National research centre at Murdoch

July 11, 2016

Mediterranean fruit fly

Mediterranean fruit fly

Murdoch University has been chosen as the location for a national research facility which will help Australia’s $9 billion horticulture industry.

The $1.65 million MedFly Unit will protect crops from the Mediterranean fruit fly and will be funded by the Australian Government’s Rural Research and Development (R&D) for Profit program.

Horticulture Innovation Australia (HIA) will contribute a further $3.4 million towards a five year investment of more than $5 million.

Ben Morton is Liberal Federal Member for Tangney in Western Australia.

He said: “The grant is an example of industry, government and academia working collaboratively, with federal funding matched by an industry contribution of more than $3.4 million.

“The project will benefit producers and exporters of blueberries, apples, pears, avocados, strawberries, cherries, lychees, table grapes, citrus, capsicums and summer fruit.”

HIA Chief Executive Officer John Lloyd said: “This grant is a win for the $9 billion Australian horticulture industry.

“It will help open up access to trade partner countries that have stringent Medfly requirements.”

Before accepting imports, countries such as Japan and China require evidence that postharvest treatments such as Cold Treatment – where flies expire after extended exposure to low temperatures – effectively control Medfly risk.

A new state-of-the-art laboratory at Murdoch University will be equipped to work on quarantine and phytosanitary required treatment and postharvest disinfestation of horticultural products.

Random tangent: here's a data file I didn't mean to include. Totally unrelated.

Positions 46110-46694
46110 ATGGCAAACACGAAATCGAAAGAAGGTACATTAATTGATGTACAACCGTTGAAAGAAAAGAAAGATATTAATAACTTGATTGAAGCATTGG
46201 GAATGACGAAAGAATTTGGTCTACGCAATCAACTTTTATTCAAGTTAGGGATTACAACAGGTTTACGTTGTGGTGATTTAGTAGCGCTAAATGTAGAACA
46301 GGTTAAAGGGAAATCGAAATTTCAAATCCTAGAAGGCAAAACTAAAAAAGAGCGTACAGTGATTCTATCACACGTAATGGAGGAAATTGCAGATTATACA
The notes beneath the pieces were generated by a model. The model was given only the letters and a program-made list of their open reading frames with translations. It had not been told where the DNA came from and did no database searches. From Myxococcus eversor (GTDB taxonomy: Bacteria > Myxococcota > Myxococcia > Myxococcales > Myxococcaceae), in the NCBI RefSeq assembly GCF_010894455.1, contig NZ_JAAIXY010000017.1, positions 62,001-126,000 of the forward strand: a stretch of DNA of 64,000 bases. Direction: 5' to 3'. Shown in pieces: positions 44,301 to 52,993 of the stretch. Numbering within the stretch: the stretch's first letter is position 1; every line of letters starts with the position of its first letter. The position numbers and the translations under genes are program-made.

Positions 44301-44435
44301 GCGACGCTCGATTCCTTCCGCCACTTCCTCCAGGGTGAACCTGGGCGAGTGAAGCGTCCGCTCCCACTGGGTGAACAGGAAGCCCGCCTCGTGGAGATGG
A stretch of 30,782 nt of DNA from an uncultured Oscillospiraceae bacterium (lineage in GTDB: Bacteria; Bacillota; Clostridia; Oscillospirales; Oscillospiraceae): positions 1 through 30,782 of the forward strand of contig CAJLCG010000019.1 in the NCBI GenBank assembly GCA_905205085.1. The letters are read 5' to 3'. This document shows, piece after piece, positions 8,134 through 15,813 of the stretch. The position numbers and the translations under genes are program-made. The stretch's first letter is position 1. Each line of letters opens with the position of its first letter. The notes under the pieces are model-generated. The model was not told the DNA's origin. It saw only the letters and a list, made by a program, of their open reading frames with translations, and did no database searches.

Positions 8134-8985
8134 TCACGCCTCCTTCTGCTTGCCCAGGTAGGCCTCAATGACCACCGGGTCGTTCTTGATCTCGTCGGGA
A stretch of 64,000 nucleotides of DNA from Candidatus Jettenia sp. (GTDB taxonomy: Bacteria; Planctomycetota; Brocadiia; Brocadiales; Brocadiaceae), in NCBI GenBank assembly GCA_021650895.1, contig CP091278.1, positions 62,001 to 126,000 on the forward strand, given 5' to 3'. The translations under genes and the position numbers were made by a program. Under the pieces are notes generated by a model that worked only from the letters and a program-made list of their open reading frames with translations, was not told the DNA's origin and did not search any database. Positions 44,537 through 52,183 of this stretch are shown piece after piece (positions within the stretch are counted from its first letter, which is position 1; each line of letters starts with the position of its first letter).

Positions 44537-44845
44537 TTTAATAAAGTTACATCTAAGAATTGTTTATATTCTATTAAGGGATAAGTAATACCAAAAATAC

The Murdoch MedFly Unit will help develop new technologies to treat produce prior to export, including the creation of small-scale, mobile equipment for growers to use cost effectively in packing sheds.

It’s hoped the project will help identify treatments that can become standard protocols for use by fruit and vegetable exporters.

David Morrison is Deputy Vice Chancellor Research & Innovation at Murdoch.

He said: “The MedFly Unit will develop new pest and quality management options that can help Australia gain international market access.

“It will also maintain the Australian horticultural industry position as a leader in both domestic and international markets thanks to sound, cost-effective and safe treatment technology.

“This is an excellent example of Murdoch University helping the Australian economy through translational research.

“The new facility follows Murdoch’s core research focus on Food Security, helping us find solutions to global challenges.

“We are looking forward to working with our research, government and industry partners to protect a critical part of the Australian economy.”

The MedFly Unit is expected to be operational in September this year.

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Media contact: Thomas Smith
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Categories: General, Research, School of Veterinary and Life Sciences, agriculture
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